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Property: Dollarisation – Another Blow for Banking Sector

CENTRAL African Building Society (CABS) has become the latest victim of the official dollarisation of the economy which brought back to the spotlight the soundness of banks and their role in the long drawn out economic crisis.

The country’s biggest building society and mortgage lender last week closed 37 branches around the country.

The 37 branches are 22 from Mashonaland, four from Matabeleland, five in Midlands and six from Manicaland.

CABS head of retail banking Mike Finnigan said the closure of the branches was due to the unfavourable economic environment.

“We will still be operating a contact centre at our head office for any queries you may have,” Finnigan said.

The closure of the 37 branches could slow down property developments due to delays in mortgage processing as the country’s economy is poised for a  turnaround.

“We hope that in the future we will be able to return to normal business of providing you with full banking services,” Finnigan said.

There has been a halt in the construction industry owing to the cash squeeze that has hit companies and individuals alike. Building societies at one time had frozen granting mortgage loans.

FBC Building Society and Beverley have started to offer mortgage financing on a limited basis.

The economic slowdown and the shortage of foreign currency have impacted on the construction of high-rise buildings and residential properties.

The country’s macro-economic conditions have had a negative bearing on the soundness of banks faced with contraction in the economy and the challenges of unrealistic exchange rates and interest rates.

Presenting his monetary policy statement of the year on February 2, Reserve Bank governor Gideon Gono said with the use of multiple currencies, banks should come up with strategies that will ensure that they will not be affected by any liquidity crisis to avoid curatorship.

“It is now time for the (banking) industry to develop aggressive marketing strategies, incentives and products that promote banking in foreign currency, especially by individuals,” said Gono.

Gono hinted that a liquidity crisis was inevitable if proper banking practices were not adhered to as was the case in 2003/4.

A liquidity crisis occurs whenever a firm is unable to pay its bills on time or lacks sufficient cash to expand inventory and production or violates some terms of an agreement by letting some of its financial ratios exceed limits.

A liquidity crunch in Zimbabwean banks reflects a multi-dimensional problem. A volatile economy creates moral hazards with strong speculative elements.

Overregulation had also resulted in an unprecedented increase in black market activities.

Bad banking practices, weak regulation, ineffective supervision by the agencies and the market also induces excessive risk-taking by banks such as the increased participation on highly illiquid markets such as the property or stock market in an attempt to avoid inflationary pressures.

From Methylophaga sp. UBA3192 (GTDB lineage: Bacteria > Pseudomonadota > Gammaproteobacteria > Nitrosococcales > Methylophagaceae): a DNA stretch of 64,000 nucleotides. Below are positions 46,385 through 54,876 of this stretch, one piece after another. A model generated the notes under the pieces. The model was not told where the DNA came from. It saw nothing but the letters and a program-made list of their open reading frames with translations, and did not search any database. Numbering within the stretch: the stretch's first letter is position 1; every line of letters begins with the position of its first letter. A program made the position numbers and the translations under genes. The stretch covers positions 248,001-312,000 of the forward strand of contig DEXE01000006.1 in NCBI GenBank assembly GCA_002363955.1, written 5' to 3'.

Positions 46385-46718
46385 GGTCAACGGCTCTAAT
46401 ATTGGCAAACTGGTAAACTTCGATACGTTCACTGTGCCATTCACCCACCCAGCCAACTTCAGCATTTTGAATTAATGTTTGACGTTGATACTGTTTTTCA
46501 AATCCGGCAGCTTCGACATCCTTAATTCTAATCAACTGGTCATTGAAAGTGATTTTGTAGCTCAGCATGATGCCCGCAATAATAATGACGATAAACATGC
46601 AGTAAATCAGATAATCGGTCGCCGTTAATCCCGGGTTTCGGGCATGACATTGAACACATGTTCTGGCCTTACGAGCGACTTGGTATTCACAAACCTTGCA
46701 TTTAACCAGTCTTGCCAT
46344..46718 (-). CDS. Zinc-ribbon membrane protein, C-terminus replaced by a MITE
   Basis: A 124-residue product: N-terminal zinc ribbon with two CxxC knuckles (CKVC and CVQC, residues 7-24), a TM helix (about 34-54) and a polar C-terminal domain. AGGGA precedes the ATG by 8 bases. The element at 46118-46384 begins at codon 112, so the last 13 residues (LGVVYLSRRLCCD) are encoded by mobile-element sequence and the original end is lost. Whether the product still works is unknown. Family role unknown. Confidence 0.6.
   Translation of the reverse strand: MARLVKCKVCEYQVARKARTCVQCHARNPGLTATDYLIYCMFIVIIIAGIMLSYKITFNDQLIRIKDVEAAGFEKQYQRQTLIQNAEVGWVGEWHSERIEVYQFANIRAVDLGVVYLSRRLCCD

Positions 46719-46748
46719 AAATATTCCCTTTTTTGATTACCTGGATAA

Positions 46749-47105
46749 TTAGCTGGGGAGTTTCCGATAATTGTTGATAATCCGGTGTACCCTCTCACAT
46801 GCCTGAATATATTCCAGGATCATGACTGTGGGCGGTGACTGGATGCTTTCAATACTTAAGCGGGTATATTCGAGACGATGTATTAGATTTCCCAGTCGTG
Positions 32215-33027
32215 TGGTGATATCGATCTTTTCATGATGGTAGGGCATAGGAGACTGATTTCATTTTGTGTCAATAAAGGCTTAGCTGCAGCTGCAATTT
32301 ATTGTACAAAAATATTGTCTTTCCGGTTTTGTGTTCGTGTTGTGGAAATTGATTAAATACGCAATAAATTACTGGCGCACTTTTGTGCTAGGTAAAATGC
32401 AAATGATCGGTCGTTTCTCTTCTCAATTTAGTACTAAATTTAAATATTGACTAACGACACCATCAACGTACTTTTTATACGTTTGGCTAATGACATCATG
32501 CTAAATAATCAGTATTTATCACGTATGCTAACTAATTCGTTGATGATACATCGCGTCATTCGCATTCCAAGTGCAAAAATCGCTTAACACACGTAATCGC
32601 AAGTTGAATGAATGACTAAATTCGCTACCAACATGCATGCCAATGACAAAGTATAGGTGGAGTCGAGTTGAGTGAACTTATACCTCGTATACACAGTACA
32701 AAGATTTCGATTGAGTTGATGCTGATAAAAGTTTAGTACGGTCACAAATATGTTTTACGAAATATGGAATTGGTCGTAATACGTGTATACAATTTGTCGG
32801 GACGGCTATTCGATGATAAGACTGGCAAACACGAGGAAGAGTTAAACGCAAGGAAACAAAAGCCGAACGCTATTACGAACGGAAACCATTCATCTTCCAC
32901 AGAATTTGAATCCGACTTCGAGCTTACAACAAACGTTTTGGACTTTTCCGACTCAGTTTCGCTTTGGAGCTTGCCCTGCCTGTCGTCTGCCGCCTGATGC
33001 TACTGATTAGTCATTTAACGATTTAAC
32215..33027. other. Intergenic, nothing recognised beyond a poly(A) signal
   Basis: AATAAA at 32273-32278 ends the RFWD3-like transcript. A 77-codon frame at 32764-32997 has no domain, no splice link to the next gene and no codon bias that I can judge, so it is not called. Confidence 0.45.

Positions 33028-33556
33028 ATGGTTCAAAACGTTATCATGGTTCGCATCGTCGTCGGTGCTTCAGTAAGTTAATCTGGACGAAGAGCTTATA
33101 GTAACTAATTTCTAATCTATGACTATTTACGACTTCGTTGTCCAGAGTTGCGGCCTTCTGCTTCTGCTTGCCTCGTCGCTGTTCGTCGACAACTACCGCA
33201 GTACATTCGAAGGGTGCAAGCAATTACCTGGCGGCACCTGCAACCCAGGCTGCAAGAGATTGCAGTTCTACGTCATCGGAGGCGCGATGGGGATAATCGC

Gono said all restrictions on foreign currency cash withdrawals had been removed.

“Banks are therefore, required to implement complementary measures to ensure that cash is readily available to the transacting public. In this respect banks shall continue to be allowed to import foreign currency cash from their Nostro Accounts,” Gono said.

A well-developed and sound financial system can contribute significantly to economic growth because of the important role that financial intermediaries play in bridging the disequilibrium between savings and investment needs within an economy.

The importance of banks to the stability of the financial system is also highlighted in their broader public role in the payment systems and in being the main depository for the economy’s savings.

To ensure the viability of the banking sector, authorised dealers can now levy their bank charges for foreign currency accounts and related transactions in foreign currency, export for non-foreign exchange earnings entities, individuals and other special cases.

Banks were further encouraged to apply prudent lending practices when lending to individuals to finance their current account transactions.

“Such lending shall attract an interest rate of not more than London Inter-Bank Offer Rate (LIBOR) + (1-6) % depending on customers risk assessment profiles,” Gono said.

LIBOR is the interest rate that the banks charge each other for loans (usually in eurodollars).

Gono said banks should ensure that most of their loan advances were biased towards the productive sector to reinvigorate the supply side of the economy.

In order to give the banking sector robust incomes streams, particularly in light of the shift of the bulk of their expenditure overheads into foreign exchange, the Reserve Bank said it was encouraging banks to deepen issuance of foreign exchange loans in support of productive activities.

“Under this framework, the country will have a two-tier money market system, comprising local currency lending, which will be at inflation–consistent interest rates and foreign exchange lending which will be at interest rates that take into account the banks’ risk assessments, as well as the cost of capital international financial markets,” said Gono.

All banks providing foreign exchange loans will present the Reserve Bank their general term sheets across difficult risk categories for assessment of reasonableness and approval.

“This oversight process is meant to ensure that borrowers are protected from predatory interest charges,” Gono said.


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